DULERA should not be initiated in patients during rapidly deteriorating or potentially life-threatening episodes of asthma. DULERA has not been studied in patients with acutely deteriorating asthma. The initiation of DULERA in this setting is not appropriate.
Increasing use of inhaled, short-acting beta2 -agonists is a marker of deteriorating asthma. In this situation, the patient requires immediate re-evaluation with reassessment of the treatment regimen, giving special consideration to the possible need for replacing the current strength of DULERA with a higher strength, adding additional inhaled corticosteroid, or initiating systemic corticosteroids. Patients should not use more than 2 inhalations twice daily (morning and evening) of DULERA.
DULERA is not indicated for the relief of acute symptoms, i.e., as rescue therapy for the treatment of acute episodes of bronchospasm. An inhaled, short-acting beta2 -agonist, not DULERA, should be used to relieve acute symptoms such as shortness of breath.
When beginning treatment with DULERA, patients who have been taking oral or inhaled, short-acting beta2 -agonists on a regular basis (e.g., 4 times a day) should be instructed to discontinue the regular use of these drugs.
As with other inhaled drugs containing beta2 -adrenergic agents, DULERA should not be used more often than recommended, at higher doses than recommended, or in conjunction with other medications containing long-acting beta2 -agonists, as an overdose may result. Clinically significant cardiovascular effects and fatalities have been reported in association with excessive use of inhaled sympathomimetic drugs. Patients using DULERA should not use an additional long-acting beta2 -agonist (e.g., salmeterol, formoterol fumarate, arformoterol tartrate) for any reason, including prevention of exercise-induced bronchospasm (EIB) or the treatment of asthma.
In clinical trials, the development of localized infections of the mouth and pharynx with Candida albicans have occurred in patients treated with DULERA. If oropharyngeal candidiasis develops, it should be treated with appropriate local or systemic (i.e., oral) antifungal therapy while remaining on treatment with DULERA therapy, but at times therapy with DULERA may need to be interrupted. Advise patients to rinse the mouth after inhalation of DULERA.
Persons who are using drugs that suppress the immune system are more susceptible to infections than healthy individuals.
Chickenpox and measles, for example, can have a more serious or even fatal course in susceptible children or adults using corticosteroids. In such children or adults who have not had these diseases or who are not properly immunized, particular care should be taken to avoid exposure. How the dose, route, and duration of corticosteroid administration affect the risk of developing a disseminated infection is not known. The contribution of the underlying disease and/or prior corticosteroid treatment to the risk is also not known. If exposed to chickenpox, prophylaxis with varicella zoster immune globulin (VZIG) or pooled intravenous immunoglobulin (IVIG) may be indicated. If exposed to measles, prophylaxis with pooled intramuscular immunoglobulin (IG) may be indicated. (See the respective package inserts for complete VZIG and IG prescribing information.) If chickenpox develops, treatment with antiviral agents may be considered.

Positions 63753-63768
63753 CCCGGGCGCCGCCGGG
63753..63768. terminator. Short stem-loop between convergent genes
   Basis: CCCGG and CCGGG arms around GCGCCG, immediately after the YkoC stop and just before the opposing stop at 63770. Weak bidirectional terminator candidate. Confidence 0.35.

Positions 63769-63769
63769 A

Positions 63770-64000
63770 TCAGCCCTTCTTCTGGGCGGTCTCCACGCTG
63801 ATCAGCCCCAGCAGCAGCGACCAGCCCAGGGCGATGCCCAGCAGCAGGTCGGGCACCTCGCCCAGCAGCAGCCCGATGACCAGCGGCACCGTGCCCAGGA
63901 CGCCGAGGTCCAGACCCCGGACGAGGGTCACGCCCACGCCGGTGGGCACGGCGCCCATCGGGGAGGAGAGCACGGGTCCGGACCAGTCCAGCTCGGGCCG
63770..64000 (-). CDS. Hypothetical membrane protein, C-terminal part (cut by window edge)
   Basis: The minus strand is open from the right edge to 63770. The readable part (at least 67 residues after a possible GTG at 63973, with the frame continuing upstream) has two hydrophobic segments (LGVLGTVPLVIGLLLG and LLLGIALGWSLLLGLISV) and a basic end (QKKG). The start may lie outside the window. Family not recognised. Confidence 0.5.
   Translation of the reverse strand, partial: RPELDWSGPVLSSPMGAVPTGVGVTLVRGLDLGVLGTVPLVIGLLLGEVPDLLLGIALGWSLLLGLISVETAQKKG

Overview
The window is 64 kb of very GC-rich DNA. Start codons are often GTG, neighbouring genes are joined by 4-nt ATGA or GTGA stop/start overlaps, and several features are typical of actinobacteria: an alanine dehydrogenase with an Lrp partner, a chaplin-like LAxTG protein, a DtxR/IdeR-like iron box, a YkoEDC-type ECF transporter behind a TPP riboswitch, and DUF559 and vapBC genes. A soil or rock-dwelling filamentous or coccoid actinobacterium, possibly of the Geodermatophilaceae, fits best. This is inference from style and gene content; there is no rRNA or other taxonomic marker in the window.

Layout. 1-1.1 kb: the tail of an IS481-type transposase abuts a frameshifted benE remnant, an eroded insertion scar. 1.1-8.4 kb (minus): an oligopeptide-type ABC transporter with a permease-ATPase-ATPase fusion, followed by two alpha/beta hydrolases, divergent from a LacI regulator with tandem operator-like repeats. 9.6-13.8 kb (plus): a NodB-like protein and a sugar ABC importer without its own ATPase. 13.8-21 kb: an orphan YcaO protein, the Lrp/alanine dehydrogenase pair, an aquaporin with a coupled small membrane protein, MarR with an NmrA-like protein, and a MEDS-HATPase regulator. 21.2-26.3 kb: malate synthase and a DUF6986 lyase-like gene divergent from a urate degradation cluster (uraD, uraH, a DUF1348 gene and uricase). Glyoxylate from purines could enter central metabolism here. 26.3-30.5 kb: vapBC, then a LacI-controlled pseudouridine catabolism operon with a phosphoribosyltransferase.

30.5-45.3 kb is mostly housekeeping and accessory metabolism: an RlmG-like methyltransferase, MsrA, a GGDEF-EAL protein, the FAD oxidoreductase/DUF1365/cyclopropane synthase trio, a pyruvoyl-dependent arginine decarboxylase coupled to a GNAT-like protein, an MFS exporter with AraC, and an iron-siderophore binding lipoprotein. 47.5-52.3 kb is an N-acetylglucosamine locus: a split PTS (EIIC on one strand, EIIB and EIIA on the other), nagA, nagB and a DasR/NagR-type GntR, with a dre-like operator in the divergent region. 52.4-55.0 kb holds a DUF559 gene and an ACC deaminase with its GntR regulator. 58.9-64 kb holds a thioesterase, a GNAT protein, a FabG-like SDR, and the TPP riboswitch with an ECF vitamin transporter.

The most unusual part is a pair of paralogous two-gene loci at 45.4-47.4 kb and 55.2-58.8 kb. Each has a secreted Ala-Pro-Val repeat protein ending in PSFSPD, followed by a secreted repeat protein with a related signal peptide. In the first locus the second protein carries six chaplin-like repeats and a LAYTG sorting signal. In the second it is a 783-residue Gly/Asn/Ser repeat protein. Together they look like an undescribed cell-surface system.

DULERA should be used with caution, if at all, in patients with active or quiescent tuberculosis infection of the respiratory tract, untreated systemic fungal, bacterial, viral, or parasitic infections; or ocular herpes simplex.
Particular care is needed for patients who are transferred from systemically active corticosteroids to DULERA because deaths due to adrenal insufficiency have occurred in asthmatic patients during and after transfer from systemic corticosteroids to less systemically available inhaled corticosteroids. After withdrawal from systemic corticosteroids, a number of months are required for recovery of hypothalamic-pituitary-adrenal (HPA) function.
Patients who have been previously maintained on 20 mg or more per day of prednisone (or its equivalent) may be most susceptible, particularly when their systemic corticosteroids have been almost completely withdrawn. During this period of HPA suppression, patients may exhibit signs and symptoms of adrenal insufficiency when exposed to trauma, surgery, or infection (particularly gastroenteritis) or other conditions associated with severe electrolyte loss. Although DULERA may improve control of asthma symptoms during these episodes, in recommended doses it supplies less than normal physiological amounts of corticosteroid systemically and does NOT provide the mineralocorticoid activity necessary for coping with these emergencies.